Tinder: The Prophet Stance

Tinder: The Prophet Stance March 17, 2024

Tinder: The Prophetic Stance

These are some of my thoughts about this week’s portion of The Political Meaning of Christianity, Chapter Two: Prophet Hope, The Prophetic Stance Defined and The Individual and the Prophetic Hope (pp. 68-89).

I fear that some of you who began this reading and discussion project have given up. I wish you wouldn’t. Yes, Tinder’s writing can be challenging, but reading him is worth the challenge. I never read something I already know, understand, or agree with. How boring is that? I offer you my help here.

However, rather than simply summarize and quote here I plan to tell you what I get out of these pages and invite your responses and questions.

Here are some of the main ideas I found in these pages:

First, history has meaning. That’s a huge assumption but one Tinder argues for. It shouldn’t be debatable for Christians. But some with gnostic leanings may debate it. Tinder argues that eschatology gives history meaning. He does not take apocalyptic prophetic literature literally. He regards biblical eschatology as symbolic, of God’s victory and the coming of the Kingdom of God. That history has meaning undergirds taking political life seriously.

Second, taking political life seriously has nothing to do with activism, especially of the revolutionary kind. Rather, the Christian posture is waiting for God while also obeying God in history.

In these pages Tinder attempts to turn aside two traditions of Christian attitudes toward political life—quietism (which he calls “mysticism”) and radicalism. The question is to wait attentively for God to lead while daring to step out and act to create community among people.

When reading a book like this I always attempt to identify especially enlightening and thought-providing portions. I find such (among several) on page 75: “If our supreme obligation is to hear and respond to God, we must be wary of firm commitments and set plans. The kind of political and social order we try to create will depend more on God than on changeless principles, and what we do will be determined more by our understanding of God’s will than our prior plans.” (75) “Yet,” Tinder avers, “there is nothing apolitical in these reservations.” (75)

So what is the “prophetic stance” or “prophetic attitude?” I was hoping for a more concrete and specific definition or description than I found here. I am stepping out and daring to guess at this point. I would call it “the prophetic posture” of the Christian toward politics (in the broadest sense). It is a way between cynicism and activism, between quietism  (withdrawal) and revolution. But it is not just reforming the social order a la Rauschenbuch and the Social Gospel.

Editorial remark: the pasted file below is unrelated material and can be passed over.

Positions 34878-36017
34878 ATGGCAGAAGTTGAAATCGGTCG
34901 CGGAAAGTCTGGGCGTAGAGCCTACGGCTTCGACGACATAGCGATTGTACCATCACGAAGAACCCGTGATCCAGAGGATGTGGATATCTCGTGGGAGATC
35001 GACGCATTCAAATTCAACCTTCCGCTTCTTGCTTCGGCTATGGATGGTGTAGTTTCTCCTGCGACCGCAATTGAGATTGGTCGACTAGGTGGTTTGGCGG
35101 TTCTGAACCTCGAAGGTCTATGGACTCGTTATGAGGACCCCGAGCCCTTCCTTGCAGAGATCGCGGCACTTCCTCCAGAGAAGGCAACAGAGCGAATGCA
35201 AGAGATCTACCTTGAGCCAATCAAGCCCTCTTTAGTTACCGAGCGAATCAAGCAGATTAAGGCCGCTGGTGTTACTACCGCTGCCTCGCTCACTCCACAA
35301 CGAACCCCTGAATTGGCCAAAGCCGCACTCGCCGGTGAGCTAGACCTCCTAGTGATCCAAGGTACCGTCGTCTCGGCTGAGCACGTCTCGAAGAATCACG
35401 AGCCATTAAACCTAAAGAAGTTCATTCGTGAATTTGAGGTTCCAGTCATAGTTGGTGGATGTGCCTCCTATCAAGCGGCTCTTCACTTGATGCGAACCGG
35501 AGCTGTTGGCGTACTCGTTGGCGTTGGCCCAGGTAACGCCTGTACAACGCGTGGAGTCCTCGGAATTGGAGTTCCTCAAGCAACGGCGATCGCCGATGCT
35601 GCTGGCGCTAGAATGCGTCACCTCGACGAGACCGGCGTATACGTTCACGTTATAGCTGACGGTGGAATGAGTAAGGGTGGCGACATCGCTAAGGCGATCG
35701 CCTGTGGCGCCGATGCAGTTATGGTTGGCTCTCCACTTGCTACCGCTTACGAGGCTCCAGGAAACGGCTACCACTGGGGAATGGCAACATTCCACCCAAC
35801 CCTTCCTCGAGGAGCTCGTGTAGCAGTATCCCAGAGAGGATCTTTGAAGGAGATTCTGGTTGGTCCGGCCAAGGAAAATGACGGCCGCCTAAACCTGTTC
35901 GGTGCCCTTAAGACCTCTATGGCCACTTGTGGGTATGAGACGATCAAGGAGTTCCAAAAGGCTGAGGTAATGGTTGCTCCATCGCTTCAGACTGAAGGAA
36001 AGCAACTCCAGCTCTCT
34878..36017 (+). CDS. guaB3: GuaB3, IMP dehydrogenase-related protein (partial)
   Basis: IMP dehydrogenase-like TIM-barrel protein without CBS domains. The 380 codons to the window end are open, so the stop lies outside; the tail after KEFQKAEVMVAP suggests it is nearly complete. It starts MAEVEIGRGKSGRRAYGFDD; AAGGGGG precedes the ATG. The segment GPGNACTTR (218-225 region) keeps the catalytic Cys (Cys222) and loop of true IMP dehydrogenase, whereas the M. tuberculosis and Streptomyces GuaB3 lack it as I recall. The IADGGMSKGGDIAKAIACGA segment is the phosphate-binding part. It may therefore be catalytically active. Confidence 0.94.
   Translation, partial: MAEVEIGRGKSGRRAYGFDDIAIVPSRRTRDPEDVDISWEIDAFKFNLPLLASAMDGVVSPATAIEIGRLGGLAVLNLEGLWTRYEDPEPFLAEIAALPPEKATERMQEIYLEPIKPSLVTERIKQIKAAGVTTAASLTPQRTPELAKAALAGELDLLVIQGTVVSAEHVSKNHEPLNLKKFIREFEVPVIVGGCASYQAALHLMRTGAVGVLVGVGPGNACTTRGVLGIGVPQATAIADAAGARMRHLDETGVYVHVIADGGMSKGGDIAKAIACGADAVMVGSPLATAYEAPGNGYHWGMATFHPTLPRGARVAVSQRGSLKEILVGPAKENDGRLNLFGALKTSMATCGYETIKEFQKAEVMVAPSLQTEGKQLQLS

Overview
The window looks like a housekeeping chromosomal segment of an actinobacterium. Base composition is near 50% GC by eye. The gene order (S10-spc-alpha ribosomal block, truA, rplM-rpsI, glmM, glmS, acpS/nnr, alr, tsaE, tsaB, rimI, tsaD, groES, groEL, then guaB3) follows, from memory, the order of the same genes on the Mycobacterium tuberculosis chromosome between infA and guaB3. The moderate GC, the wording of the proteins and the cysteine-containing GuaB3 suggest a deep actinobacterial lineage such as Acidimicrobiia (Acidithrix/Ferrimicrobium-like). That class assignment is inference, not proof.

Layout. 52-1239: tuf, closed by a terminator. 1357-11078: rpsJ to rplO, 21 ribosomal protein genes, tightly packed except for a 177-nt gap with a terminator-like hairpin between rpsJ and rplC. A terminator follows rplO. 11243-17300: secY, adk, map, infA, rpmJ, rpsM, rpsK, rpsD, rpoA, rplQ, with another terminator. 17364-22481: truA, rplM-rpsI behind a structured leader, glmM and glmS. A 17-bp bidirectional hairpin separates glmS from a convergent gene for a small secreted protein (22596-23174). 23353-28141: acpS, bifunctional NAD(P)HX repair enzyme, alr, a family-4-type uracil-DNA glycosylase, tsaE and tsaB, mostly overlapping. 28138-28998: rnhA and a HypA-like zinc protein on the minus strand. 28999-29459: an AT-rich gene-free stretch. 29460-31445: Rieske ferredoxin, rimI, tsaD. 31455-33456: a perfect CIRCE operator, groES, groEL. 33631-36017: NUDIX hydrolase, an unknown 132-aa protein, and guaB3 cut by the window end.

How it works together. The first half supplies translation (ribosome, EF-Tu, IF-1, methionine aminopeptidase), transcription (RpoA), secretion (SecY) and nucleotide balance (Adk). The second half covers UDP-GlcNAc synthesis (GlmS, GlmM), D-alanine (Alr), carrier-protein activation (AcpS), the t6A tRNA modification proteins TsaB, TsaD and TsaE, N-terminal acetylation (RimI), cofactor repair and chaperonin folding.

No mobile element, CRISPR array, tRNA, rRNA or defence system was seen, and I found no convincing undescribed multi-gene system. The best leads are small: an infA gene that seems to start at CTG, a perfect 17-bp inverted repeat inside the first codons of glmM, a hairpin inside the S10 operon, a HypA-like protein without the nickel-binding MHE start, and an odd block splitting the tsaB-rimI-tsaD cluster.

It is based largely on Bonhoeffer’s theology and life. Tinder mentions Bonhoeffer several times and in a good light. Do not buy into any political ideology but regard God as active in history, calling us to act with him. Remain independent of specific political platforms and agendas. Wait on God to lead. Join God in guiding history toward his Kingdom but without any specific preconception of what that looks like.

The main point I get out of these pages, these two sections, is this: The Christian should avoid buying into any human-created ideology or political agenda but should seek God’s will which inevitably will include the good of humanity, community. “Good order” is not the highest good. The highest good, rather, is community, the unity of humanity under God, dare I say peace and justice? But peace and justice not defined by any human philosophy but by God who speaks and shows.

I read this book years ago and I have been strongly influenced by the social ethics of Reinhold Niebuhr and also by the social ethics of Stanley Hauerwas. A strange coupling. But I find Bonhoeffer to be a bridge between them. Tinder’s book no doubt shaped my personal views about politics. I have long remained independent of any human political ideology and platform. I consider most, if not all, to be highly dubious. At the same time, I pay attention to world geo-politics and American politics and make my difficult choices prayerfully and studiously. I do believe that history has meaning and that meaning, to be real meaning, depends on God. Without God there can be no meaning to history. History matters. Politics matter. But God matters more than politics as we think of it. I am wary of governments. I believe power corrupts. I believe the Christian ought to avoid identifying God’s will with any political or ideological or governmental or national identity or program or platform. On the other hand, I believe the Christian ought to be involved in “the public square” and make informed, God-guided decisions. So should the churches. I consider it a shame and tragedy that so many Christians and churches have bought into a particular human-created socio-political program, often uncritically. They can’t be waiting for and listening to God. God calls us to be independent but involved.

*Next, in about a week, I will discuss “The Church and the Prophetic Hope” and “The Question of Liberty” and ”Liberty and the Exalted Individual” (pp. 90-116).

*If you choose to comment, make sure you have read these portions of the book. If you haven’t, you may ask a question. In any case, make sure your comment or question is on topic, addressed to me, civil and respectful (not hostile or argumentative), and devoid of pictures or links.*

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